A 94-year-old blind veteran from Lancashire who landed in Normandy on D-Day 70 years ago has thanked a national charity for helping him to live independently with sight loss.
Ahead of the 70th anniversary of D-Day, Morecambe resident Philip Broomhead said he felt “very well looked after” by Blind Veterans UK, the national charity for vision impaired ex-Service men and women.
Philip joined the Territorial Army in April 1939, just a few months before the outbreak of the War. He says: “I just had a feeling that the War was coming and that I was about the age that would be called up to fight. I thought, ‘If I’m going to have to join the Army anyway, I may as well volunteer.’
“My time in the Army was very enjoyable on the whole – looking back, there were times when I was a bit nervous about what might happen, but it was still a very worthwhile experience.”
Philip served in Iceland following the German invasion of Denmark. Iceland, then in a union with Denmark, was viewed as a vital territory by the Allies and was occupied by Britain to prevent a German invasion of the country.
Philip says: “Had Hitler got hold of Iceland, he probably would have used it as a base for bombers or submarines to attack the Atlantic convoys between America and Britain, so we were stationed there to make sure that never happened.”
Following two years in Iceland, Philip’s regiment returned to the UK to prepare for Operation Overlord – the liberation of France from occupying German forces. On June 6th, 1944, Philip joined thousands of young men on the D-Day landing crafts and recalls being given a tot of rum by the captain of his landing vessel, just before arriving in Normandy.
Philip landed on Gold Beach, one of the five beachheads selected by Allied forces as landing stages for the main invasion force. Upon landing, Philip followed a Sherman tank onto the beach: “The tank went ahead with flails to detonate mines planted by the Germans, but there was one explosion which destroyed its traction completely, and we had to swap over to follow one of the other vehicles.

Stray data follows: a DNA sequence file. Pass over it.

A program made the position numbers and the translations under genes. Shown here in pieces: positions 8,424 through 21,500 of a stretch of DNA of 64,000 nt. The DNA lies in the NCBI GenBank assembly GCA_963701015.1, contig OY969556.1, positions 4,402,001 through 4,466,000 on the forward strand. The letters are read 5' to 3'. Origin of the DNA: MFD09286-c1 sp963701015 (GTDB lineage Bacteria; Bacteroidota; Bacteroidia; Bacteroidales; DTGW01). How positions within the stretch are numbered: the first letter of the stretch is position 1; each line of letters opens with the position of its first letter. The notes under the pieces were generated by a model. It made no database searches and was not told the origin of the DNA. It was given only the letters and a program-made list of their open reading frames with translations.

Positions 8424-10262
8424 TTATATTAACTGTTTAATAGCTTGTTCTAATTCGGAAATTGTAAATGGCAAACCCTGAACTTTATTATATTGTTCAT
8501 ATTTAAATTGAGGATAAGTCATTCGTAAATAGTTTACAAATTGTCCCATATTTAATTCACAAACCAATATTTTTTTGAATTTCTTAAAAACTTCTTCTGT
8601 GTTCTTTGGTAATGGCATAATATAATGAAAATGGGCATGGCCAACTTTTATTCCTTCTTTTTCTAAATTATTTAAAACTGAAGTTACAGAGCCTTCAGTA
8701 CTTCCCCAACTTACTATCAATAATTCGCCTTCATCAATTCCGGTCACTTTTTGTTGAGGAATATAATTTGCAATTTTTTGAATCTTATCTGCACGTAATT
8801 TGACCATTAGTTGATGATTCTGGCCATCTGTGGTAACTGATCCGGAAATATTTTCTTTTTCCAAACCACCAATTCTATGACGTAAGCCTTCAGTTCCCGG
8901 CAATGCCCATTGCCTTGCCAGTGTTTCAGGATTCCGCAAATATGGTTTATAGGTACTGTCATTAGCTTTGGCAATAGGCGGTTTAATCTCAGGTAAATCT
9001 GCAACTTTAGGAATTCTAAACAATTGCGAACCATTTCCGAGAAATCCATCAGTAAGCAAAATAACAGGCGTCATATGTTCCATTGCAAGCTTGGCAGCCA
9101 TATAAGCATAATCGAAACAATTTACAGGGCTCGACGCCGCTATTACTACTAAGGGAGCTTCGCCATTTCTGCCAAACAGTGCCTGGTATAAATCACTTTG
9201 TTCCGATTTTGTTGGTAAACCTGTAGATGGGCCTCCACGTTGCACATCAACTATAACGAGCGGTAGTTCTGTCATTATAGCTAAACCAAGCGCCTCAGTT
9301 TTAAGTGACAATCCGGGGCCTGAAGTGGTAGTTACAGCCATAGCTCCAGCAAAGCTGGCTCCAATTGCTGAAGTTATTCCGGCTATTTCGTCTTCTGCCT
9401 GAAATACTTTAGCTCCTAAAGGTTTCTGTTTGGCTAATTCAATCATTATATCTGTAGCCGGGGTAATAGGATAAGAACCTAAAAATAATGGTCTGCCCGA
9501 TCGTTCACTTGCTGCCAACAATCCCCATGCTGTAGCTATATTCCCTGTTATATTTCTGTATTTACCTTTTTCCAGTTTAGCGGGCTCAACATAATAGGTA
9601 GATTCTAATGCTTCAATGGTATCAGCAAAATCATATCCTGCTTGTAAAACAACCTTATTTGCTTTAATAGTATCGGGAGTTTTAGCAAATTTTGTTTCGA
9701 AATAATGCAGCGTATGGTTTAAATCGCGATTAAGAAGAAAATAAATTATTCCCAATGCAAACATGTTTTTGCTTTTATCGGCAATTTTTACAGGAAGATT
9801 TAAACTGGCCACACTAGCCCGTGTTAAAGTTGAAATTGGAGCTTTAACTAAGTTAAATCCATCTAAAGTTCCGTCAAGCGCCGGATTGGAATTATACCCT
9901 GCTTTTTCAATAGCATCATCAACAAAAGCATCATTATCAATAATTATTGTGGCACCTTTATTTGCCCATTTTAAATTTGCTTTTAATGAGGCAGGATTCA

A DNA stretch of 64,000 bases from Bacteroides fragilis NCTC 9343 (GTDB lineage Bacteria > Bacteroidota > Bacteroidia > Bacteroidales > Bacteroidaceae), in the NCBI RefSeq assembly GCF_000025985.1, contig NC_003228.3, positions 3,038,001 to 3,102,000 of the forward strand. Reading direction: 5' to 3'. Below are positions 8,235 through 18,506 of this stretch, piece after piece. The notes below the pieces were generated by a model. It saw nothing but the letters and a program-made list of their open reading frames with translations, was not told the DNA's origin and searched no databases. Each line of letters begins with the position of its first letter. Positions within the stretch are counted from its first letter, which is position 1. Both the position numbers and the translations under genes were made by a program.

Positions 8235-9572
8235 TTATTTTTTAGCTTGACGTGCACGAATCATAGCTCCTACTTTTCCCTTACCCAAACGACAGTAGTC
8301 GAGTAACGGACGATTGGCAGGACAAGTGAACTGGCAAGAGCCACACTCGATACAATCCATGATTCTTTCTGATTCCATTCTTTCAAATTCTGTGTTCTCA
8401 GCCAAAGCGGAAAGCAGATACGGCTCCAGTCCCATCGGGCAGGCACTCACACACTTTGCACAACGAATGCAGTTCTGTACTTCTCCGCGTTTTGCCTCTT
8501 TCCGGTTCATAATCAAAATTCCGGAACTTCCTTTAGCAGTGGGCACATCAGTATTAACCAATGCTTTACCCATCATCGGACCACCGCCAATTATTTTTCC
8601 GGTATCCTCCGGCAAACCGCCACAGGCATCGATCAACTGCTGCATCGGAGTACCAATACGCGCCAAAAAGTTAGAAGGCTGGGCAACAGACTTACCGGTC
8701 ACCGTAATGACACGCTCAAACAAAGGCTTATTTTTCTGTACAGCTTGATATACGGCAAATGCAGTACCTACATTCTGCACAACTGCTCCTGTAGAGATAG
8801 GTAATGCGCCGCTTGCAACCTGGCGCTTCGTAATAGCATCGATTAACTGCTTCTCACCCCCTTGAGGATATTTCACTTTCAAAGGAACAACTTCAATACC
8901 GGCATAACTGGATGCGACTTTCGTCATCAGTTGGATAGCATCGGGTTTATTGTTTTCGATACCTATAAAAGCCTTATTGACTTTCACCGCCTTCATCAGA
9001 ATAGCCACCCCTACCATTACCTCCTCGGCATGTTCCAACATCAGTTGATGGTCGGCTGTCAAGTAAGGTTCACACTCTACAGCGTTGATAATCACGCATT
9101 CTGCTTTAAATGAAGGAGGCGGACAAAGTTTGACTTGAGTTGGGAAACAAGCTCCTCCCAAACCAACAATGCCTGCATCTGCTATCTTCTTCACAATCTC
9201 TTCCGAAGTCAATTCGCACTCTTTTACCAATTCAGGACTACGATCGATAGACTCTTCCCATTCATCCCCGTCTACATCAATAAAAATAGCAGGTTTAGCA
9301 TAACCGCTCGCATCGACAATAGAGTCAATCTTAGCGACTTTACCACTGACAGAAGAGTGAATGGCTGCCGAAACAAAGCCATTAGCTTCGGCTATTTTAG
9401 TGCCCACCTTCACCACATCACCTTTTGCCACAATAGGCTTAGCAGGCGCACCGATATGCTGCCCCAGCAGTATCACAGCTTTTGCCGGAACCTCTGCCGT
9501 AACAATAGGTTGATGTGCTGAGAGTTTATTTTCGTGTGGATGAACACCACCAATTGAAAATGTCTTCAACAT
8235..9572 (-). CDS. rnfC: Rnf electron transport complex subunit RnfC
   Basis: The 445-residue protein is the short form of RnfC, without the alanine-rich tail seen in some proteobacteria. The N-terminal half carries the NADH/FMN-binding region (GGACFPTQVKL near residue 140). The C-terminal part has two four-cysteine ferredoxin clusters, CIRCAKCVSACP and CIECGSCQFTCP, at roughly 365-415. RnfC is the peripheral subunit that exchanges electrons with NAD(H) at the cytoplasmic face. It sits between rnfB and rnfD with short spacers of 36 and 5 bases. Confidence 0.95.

“It was quite a straightforward landing, but the beach got very congested by tanks!”
Philip suffers from macular degeneration, a degenerative condition which has slowly robbed him of his sight. Now, 70 years on from D-Day, he is receiving free and comprehensive support from Blind Veterans UK to help him live independently with sight loss.
Philip says: “I feel very well looked after by Blind Veterans UK. The lighting in my home wasn’t very good and was making it very difficult to move around the house with my sight problems – the charity has helped me pay to replace it.”
In October 2012 Blind Veterans UK launched its No One Alone campaign – the charity estimates that there are 68,000 plus blind veterans who, like Philip, are eligible for the charity’s services but are not currently aware of this. If you know someone who served in the Armed Forces or did National Service and are now battling severe sight problems, Blind Veterans UK may be able to provide them and their family with a lifetime’s practical and emotional support for free.
Call freephone – 0800 389 7979 or go to www.noonealone.org.uk now.